ICE Begins Immigration Detention System Overhaul

detentionThursday, the Department of Homeland Security announced some much-needed changes to the immigration detention system. The ICE detention system, which has grown dramatically over the last several years, currently has 32,000 detention beds available at any given time, which are spread over 350 facilities across the country. ICE owns and operates their own facilities, and also rents bed space from county and city prisons and jails. These prisons and jails house serious criminals, yet immigration detainees—including asylum seekers, legal immigrants, victims of human trafficking, and immigrants with no criminal records—are mixed in with the local prison population.

Assistant Secretary John Morton of ICE announced that, effective immediately, ICE would create an Office of Detention Policy and Planning (ODPP), hire experts in healthcare administration and detention management as well as medical experts, hire detention managers to work in 23 of their most significant facilities, establish an Office of Detention Oversight (ODO), and create advisory groups to provide input and feedback. Finally, Morton announced that the T. Don Hutto Family Residential Facility in Texas would no longer be used to detain families. All of these changes are meant to design a new civil detention system that does not rely on the criminal detention system, and to provide better mechanisms to monitor and oversee civil rights, health care, detention conditions, and other aspects of the system.

Thursday’s announcement is a welcome departure from past detention practices which have led to an ever-expanding detained immigrant population. Over the course of a year, approximately 400,000 immigrants are detained. An Associated Press report found that on January 25, 2009 the immigration detainee population was exactly 32,000. More than 18,000 of these detainees had no criminal conviction, and more than 400 detainees with no criminal record had been incarcerated for at least a year. Nearly 10,000 detainees had been in custody longer than 31 days. According to Detention Watch Network, the average cost of detaining an immigrant is $99 per person/per day.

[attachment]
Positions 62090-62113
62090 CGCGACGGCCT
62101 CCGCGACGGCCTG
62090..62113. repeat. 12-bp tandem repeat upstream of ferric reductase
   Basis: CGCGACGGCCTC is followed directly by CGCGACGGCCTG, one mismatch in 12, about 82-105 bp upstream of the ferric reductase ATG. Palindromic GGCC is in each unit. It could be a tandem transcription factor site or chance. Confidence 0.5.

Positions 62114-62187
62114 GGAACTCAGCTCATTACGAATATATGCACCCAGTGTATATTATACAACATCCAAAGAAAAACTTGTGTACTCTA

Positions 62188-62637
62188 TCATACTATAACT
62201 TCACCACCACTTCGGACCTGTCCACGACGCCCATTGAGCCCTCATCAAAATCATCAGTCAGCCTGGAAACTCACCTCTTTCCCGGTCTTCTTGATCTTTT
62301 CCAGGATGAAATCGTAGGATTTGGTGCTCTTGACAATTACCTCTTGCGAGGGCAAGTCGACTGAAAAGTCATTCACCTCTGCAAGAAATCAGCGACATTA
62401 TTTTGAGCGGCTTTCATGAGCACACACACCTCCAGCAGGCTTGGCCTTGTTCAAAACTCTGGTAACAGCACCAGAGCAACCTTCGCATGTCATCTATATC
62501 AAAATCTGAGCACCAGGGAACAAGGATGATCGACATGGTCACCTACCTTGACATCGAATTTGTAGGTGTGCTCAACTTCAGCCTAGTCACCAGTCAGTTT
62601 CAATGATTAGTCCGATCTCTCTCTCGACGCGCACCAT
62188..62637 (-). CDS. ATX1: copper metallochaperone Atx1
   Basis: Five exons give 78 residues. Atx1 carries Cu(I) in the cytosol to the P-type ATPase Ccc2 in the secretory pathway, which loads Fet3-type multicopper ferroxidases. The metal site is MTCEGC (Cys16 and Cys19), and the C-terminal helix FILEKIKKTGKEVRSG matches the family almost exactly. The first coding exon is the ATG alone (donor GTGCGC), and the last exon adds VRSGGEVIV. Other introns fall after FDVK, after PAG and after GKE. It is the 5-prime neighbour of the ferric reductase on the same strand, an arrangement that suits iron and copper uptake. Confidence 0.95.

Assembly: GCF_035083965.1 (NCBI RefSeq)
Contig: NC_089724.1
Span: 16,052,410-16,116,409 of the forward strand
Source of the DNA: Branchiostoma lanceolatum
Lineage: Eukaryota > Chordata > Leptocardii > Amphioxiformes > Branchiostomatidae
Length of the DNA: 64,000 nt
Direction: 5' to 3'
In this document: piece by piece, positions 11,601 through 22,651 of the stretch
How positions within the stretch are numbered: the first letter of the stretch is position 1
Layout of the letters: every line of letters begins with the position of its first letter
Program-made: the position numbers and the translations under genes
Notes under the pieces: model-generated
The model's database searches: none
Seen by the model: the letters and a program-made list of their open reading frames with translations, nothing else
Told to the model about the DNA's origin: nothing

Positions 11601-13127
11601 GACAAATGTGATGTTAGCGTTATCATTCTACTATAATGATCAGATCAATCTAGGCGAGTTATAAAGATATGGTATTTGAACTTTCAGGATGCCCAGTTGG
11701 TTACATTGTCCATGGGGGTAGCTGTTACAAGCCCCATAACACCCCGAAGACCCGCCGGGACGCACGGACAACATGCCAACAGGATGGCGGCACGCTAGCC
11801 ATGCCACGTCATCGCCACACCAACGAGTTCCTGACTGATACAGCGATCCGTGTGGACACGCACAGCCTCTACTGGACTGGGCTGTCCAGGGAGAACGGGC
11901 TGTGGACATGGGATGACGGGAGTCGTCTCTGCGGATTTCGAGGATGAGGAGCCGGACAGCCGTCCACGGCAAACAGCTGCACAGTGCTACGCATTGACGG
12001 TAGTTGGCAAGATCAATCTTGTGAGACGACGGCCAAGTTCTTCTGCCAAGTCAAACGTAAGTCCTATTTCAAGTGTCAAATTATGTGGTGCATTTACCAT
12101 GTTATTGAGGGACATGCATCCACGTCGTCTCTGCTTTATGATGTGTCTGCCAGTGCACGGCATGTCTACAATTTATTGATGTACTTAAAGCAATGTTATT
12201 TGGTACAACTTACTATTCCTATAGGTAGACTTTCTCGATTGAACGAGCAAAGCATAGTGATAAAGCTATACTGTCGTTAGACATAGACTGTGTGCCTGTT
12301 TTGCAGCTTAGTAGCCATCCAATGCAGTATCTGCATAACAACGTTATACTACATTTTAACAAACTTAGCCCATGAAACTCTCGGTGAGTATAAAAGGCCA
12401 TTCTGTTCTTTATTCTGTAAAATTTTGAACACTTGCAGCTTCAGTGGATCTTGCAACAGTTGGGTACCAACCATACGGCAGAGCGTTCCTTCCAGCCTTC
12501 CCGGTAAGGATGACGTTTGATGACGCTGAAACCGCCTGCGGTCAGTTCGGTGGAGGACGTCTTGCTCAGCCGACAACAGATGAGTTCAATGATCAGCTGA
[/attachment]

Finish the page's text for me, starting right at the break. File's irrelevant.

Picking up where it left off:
Numerous reports have harshly criticized immigration detention conditions. Several focused on increasing numbers of preventable deaths in immigration detention. Others have reported that U.S. citizens have been wrongly detained. Most recently, the Inter-American Commission on Human Rights called detention conditions “unacceptable,” and the National Immigration Law Center, the ACLU of Southern California, and Holland & Knight law firm published a system-wide report that found that “fundamental violations of basic human rights and notions of dignity” and calling for a halt to any further expansion of the current detention system.

Thursday’s DHS report follows the introduction of legislation by Senators Menendez, Gillibrand, and Kennedy that would reform the detention system, increase oversight, and protect vulnerable populations.

michelle-waslin
While improvements to the detention system are necessary and welcomed, it is important to recognize that detaining immigrants is not a long-term solution to a broken immigration system. The U.S. cannot continue to use detention as an answer to any question. The U.S. already has the largest incarcerated population in the world. Locking up large numbers of people for violations of civil immigration laws is certainly no substitute for a functional legal immigration system, the advent of which would go a long way in preventing further human rights and detention violations.

Michele Waslin

Republished with permission from Immigration Impact.

LA Progressive

Published by the LA Progressive on August 8, 2009
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About Michele Waslin

Michele Waslin, Ph.D., is the Senior Policy Analyst at the Immigration Policy Center. She has authored several publications on immigration policy and post-9/11 immigration issues. Ms. Waslin appears regularly in English and Spanish-language media. Previously, she worked as Director of Immigration Policy Research at the National Council of La Raza (NCLR) and Policy Coordinator at the Illinois Coalition for Immigrant and Refugee Rights. She received her Ph.D. in 2002 in Government and International Studies from the University of Notre Dame, and holds an M.A. in International Relations from the University of Chicago and a B.A. in Political Science from Creighton University. (mwaslin@ailf.org)